My answer is the same for either question—both. When I start a book, especially if it’s for Harlequin Blaze, a line with reader expectations I have to be mindful of meeting, I usually latch on to a basic story idea, figure out how the hero and heroine meet, and get writing. By the third or fourth chapter, I have to hit pause and figure out where the story is going to go, so I can get myself on track to wrap things up within the given word count. I hammer out how the book needs to end—who needs to be redeemed and how, what the essence of the black moment should be, how the characters need to change and what complications could spur that change—and then I get back to writing, with a bit more of a map. But I never know exactly what will happen. Finding out is half the fun, and it keeps me going, wanting to know what’s coming next. As for speed, it depends on the day. Some rare mornings I can bang out 4,000 words by ten o’clock without breaking a sweat. Other days I have to tweeze each and every word out of my brain like a splinter, and flick them onto the page in a nonsensical pile. Days like those, I’m lucky if I get 500 words written, and even luckier if half are salvageable. But most days are somewhere in between. Decent flow, moderate count, neither euphoric nor torturous, just enjoyable and challenging and steady.
The next book I have coming out, on August 29, is called Coercion. It’s the first of the five Curio Vignettes, a series of short, follow-up novellas to my 2011 book Curio, which is about a virgin heroine and a Parisian male prostitute hero. This first sequel is a little kinky, and has the characters experimenting with forced seduction role-playing. Sort of quirky and atmospheric, romantic and filthy at once. I love writing those two characters. I’m in the middle of the fifth and final Vignette, and I’ll be sad when I say goodbye to Didier and Caroly. They have such interesting, off-beat views of sex and love and the world at large. It’s fun visiting inside their heads. And beds.
8. Indie publishing or traditional publishing – and why?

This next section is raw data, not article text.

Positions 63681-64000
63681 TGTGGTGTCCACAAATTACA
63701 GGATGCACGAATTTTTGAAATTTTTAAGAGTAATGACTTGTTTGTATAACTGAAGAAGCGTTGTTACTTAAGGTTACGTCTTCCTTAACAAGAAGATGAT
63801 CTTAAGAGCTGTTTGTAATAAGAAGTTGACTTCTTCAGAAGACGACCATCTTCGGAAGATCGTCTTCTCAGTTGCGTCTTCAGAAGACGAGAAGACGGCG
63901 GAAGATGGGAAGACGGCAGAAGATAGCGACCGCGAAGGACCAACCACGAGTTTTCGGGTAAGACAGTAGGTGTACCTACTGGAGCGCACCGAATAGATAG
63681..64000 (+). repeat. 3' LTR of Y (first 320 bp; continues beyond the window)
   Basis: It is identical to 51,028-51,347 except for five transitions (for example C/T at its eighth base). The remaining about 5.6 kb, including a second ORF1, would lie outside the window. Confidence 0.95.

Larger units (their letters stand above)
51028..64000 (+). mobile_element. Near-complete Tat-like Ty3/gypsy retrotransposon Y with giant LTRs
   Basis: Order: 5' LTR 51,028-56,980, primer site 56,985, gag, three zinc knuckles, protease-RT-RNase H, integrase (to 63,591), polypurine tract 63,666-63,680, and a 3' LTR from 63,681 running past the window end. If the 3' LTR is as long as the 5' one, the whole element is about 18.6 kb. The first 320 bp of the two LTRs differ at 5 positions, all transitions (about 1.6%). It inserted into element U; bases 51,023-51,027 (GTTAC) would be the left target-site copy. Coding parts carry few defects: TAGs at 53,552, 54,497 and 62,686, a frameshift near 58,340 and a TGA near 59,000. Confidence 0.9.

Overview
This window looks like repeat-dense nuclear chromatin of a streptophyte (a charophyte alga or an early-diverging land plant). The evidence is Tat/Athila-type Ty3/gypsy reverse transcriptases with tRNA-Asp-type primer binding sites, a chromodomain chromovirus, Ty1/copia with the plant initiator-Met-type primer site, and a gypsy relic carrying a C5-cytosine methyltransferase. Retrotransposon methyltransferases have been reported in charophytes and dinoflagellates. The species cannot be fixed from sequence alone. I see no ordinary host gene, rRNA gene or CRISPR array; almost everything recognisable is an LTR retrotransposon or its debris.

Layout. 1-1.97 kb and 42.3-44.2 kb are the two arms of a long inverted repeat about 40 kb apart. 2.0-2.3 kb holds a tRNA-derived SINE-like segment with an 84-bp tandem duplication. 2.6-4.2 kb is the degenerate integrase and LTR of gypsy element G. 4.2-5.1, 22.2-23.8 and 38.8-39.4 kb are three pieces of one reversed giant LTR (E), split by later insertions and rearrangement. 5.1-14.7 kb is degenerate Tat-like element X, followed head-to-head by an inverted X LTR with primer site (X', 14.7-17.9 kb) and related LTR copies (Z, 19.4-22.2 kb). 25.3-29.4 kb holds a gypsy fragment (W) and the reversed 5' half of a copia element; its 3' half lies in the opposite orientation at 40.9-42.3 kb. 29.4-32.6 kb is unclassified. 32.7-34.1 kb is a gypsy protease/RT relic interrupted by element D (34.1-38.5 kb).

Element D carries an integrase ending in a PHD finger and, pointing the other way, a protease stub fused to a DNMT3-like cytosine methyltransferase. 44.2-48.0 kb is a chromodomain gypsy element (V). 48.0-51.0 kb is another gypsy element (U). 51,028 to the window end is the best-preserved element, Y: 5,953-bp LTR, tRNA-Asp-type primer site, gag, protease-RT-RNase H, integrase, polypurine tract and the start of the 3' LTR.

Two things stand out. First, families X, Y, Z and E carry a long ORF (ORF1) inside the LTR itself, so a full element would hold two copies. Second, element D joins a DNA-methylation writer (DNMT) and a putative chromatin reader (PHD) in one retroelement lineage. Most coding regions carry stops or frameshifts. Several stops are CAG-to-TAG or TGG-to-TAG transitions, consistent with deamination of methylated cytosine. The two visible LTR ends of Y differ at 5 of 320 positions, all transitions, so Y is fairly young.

A mix of both. My first sale was to Ellora’s Cave, and I’ve now sold them about fifteen original books, plus some anthologies. I’ve had a great experience with them, and they let me write just about anything I want, theme-wise. Lots of creative freedom. I also write romance for Samhain, and enjoy a healthy combination of freedom and structure there, since romance has more boundaries than straight-up erotica. And Harlequin is the most challenging of all, as series romances need to conform enough to make good on the promises each line makes to its readership. But I enjoy the challenge. There’s still plenty of room to play within the line’s structure, and it makes me a more controlled, disciplined writer, coloring (mostly) inside the lines.
9. Any other projects in the pipeline?
Yes, lots! Between August and December, I’ll have a new Curio Vignette out each month. I also have a stand-alone Blaze out in January called The Wedding Fling, which is about a runaway B-list Hollywood bride and the unscrupulous pilot who flies her to a tropical island for her honeymoon getaway, sans groom. Then I have three more Blazes releasing as a series, with the first book, Making Him Sweat, out in March. Those take place between a matchmaking franchise and the boxing and MMA gym located right beneath it, in Boston’s Chinatown. Hopeless romantics and bruised, sweaty fighters in endless, unlikely combinations. In April I have a romantic novella out with Samhain, part of five-book series on the theme of “Strangers on a Train” with four of my favorite author friends. My story strands its heroine and hero in a subway station overnight in the dead of winter—romantic, huh? And I also have some other top-secret stuff in the works, but I can’t talk about it as of the time of this interview. Maybe by the time it posts, the cat will be out of the bag
10. What is your goal as a writer and what are you doing to achieve it?
Just to keep writing, keep getting better, keep evolving, and keep exploring new kinds of characters and stories and avoid boredom. It’s beyond my control to plan that I’ll make this list or that, or earn a certain amount as an advance, or be the next so-and-so. I can only control what stories I write, and whether or not I sit down each morning and get the words on the page… Though I would like to keep making enough money for this to stay a viable day job, since I’ve never been happier. Thank goodness I opened that blank Word doc, four years ago! I didn’t know what I was missing.
If you’d like a chance to win a copy of both Curio and Coercion, just say so in the comments, by noon EST on August 29! I’ll pick a random winner that afternoon. And if you’ve already read Curio, I’m happy to send it to a friend of your choosing instead, if you win.